I haven’t always been in the South Dakota High School Activities Association’s corner when it comes to some of the decisions it’s made… but okaying the playoff system for football 30 years ago with the divisional champions crowned during one wild November weekend at the DakotaDome was a great idea from the get-go.
And it was a great deal for Keloland which won the right to cover the games because we had the deepest pockets and the strongest statewide TV signal.
What Keloland didn’t have, though, was a clue on how to go about making the production look professional. Basketball was one thing but football required lots more preparation and technical know-how. How many cameras do you need..where should they be positioned..what about instant replay and audio? With so many questions, our directors, engineers and announcer staff got permission from CBS to observe the network’s coverage of a Minnesota Vikings game in Bloomington a couple weeks before the South Dakota championships. They were going to fly to Minneapolis early Sunday morning and I was to go along and do a story on our guys looking over the CBS crew’s shoulders both in the remote truck and in the stands learning all their tricks. I think our plane was set to leave at 6:45 a.m. I’d had a long Saturday night playing music and when I opened my eyes..panic set in. I turned to my bedside clock and stared in disbelief. It was 6:30! I knew my chances were slim but I threw on some clothes and flew out the door and onto my motorcycle hoping against hope that the plane would somehow still be there..but I’d have to hurry. My little Kawasaki 150 wasn’t big on power and it was only by God’s grace that I made it to the airport at all. But it was too late. I could hear the moaning of Republic Airlines propellers churning through the sky toward the Twin Cities and there were no other flights scheduled. So, there I sat dejected on the seat of my little bike that had given its all to get me there. I suddenly became aware of my rumpled clothing, my dirty hair standing straight up from the wind and the inside of my mouth which tasted like the walls of a sleazy bar stinking of cigarette smoke and spilled booze. Well, that’s it, I thought, I’m fired. But, wait a minute I’m right next to Business Aviation, certainly somebody from Sioux Falls will be flying a private plane to the Vikings game. So I kick started the bike and headed toward their hangers. I caught my reflection in the glass door and tried as best as possible to comb down my fly away hair then went in to see if a local pilot might be able to save my bacon. “Nope, nobody here planning to fly out today, the guy behind the counter said, sorry.” I didn’t speed on my way home..no hurry now. The rest of the morning I spent trying to get in touch with one of our guys from Kelo to explain my absence.(No cell phones back then.) I finally just left a message and waited for Monday morning and that dreaded long walk into Tom Sheeley’s office for my official reaming out and possible dismissal. But there was no butt chewing; no getting canned and I owe it all to our director, Scott Burri. He figured something must have happened to me when I didn’t show up for the game so he had one of the production photographers shoot video of everything I would need for my story which, by the way, didn’t turn out half bad..just not as good as if I’d been there in person.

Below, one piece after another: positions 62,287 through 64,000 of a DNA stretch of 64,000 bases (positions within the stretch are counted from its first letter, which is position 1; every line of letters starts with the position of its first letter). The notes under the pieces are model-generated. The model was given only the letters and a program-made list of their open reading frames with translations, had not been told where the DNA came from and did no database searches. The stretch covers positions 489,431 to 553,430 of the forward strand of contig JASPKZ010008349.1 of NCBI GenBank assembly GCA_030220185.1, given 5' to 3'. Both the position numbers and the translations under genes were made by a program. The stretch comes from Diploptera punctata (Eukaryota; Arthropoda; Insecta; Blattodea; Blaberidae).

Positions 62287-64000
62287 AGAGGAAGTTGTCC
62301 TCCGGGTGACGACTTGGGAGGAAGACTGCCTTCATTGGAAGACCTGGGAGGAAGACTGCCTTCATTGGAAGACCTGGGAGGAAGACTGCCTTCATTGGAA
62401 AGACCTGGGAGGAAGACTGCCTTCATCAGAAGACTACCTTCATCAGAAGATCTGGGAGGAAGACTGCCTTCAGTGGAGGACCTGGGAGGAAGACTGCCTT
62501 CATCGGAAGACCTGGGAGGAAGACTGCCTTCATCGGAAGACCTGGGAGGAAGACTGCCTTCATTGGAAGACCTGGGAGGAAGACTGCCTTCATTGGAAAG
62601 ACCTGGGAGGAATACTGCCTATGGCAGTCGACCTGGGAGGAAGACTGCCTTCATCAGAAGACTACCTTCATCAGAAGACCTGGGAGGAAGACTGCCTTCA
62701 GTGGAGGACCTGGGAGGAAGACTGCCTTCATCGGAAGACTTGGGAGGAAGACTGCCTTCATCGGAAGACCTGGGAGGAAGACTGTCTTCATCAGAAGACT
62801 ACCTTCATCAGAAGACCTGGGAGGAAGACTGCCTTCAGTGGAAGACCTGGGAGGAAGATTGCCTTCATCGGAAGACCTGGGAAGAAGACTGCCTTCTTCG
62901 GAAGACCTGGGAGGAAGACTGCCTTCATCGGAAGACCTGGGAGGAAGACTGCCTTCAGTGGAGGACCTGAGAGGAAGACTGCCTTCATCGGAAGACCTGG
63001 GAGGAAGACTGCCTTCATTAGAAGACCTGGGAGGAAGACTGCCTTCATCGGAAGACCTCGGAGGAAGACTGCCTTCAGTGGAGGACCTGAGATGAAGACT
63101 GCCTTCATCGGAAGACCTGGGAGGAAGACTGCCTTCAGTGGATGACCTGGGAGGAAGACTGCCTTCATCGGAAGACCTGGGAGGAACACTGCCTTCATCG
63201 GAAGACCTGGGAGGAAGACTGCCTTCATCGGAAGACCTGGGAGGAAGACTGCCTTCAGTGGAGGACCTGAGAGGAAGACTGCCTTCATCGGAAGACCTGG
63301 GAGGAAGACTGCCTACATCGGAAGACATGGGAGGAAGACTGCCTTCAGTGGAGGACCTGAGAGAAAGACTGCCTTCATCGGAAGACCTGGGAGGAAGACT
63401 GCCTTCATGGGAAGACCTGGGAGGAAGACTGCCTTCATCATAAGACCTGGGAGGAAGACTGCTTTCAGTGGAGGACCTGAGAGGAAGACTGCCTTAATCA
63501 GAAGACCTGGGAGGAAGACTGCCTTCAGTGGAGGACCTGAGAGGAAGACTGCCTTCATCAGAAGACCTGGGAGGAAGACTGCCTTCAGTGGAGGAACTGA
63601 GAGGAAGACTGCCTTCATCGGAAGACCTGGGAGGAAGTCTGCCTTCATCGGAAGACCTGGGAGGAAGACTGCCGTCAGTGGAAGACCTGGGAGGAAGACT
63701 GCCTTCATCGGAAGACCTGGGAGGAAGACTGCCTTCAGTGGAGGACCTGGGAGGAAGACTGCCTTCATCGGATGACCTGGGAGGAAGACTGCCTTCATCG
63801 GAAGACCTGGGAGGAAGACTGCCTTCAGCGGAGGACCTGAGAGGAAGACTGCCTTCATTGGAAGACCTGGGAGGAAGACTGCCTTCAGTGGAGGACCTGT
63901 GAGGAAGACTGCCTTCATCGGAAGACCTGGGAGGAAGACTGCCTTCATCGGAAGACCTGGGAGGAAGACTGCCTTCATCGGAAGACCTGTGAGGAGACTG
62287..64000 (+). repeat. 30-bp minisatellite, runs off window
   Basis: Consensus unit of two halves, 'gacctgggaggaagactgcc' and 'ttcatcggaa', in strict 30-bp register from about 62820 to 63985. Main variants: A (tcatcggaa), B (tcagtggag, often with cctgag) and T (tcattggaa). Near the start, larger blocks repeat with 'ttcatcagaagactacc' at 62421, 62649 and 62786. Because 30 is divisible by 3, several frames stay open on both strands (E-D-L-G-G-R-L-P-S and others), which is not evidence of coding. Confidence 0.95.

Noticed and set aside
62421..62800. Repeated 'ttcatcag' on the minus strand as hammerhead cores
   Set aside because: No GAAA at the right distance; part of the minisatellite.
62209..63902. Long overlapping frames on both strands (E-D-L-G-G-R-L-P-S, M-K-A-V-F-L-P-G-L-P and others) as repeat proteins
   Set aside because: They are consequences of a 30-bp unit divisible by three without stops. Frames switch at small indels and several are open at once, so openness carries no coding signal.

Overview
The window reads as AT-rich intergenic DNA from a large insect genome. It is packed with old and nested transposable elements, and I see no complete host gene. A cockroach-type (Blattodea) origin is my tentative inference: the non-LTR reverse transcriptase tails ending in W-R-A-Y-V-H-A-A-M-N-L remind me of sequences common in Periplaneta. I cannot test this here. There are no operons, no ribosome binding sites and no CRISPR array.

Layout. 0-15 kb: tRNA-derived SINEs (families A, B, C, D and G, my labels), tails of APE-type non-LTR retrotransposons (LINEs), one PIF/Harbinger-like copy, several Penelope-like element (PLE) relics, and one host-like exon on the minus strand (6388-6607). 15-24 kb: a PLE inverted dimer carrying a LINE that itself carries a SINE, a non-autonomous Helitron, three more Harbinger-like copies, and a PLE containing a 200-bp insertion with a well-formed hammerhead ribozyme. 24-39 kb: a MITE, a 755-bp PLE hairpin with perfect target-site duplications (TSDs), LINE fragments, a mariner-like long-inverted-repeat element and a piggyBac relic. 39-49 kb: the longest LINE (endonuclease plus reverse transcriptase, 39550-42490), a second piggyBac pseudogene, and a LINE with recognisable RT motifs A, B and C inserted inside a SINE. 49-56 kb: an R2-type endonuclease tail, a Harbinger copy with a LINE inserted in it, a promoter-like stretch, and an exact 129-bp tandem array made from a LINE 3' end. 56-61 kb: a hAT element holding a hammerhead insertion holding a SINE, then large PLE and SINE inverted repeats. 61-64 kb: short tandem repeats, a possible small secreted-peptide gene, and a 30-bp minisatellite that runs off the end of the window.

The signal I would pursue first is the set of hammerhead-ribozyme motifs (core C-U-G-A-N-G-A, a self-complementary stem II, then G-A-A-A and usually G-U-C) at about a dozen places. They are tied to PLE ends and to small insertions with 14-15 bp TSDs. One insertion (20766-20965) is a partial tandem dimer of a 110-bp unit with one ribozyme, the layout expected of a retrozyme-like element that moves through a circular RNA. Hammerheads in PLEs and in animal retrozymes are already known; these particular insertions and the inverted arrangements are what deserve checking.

The Kelo crew learned a lot about how to shoot football that day and provided terrific coverage for many years until South Dakota Public Broadcasting got the broadcasting rights.
One thing even the CBS guys couldn’t help with, though, and that’s how to deal with the cramped quarters of the DakotaDome floor. A lot of camera operators should have gotten battle pay for all the hits they took from the sidelines.
Well, it’s just about time for the games to begin and “I don’t want to be late”…again.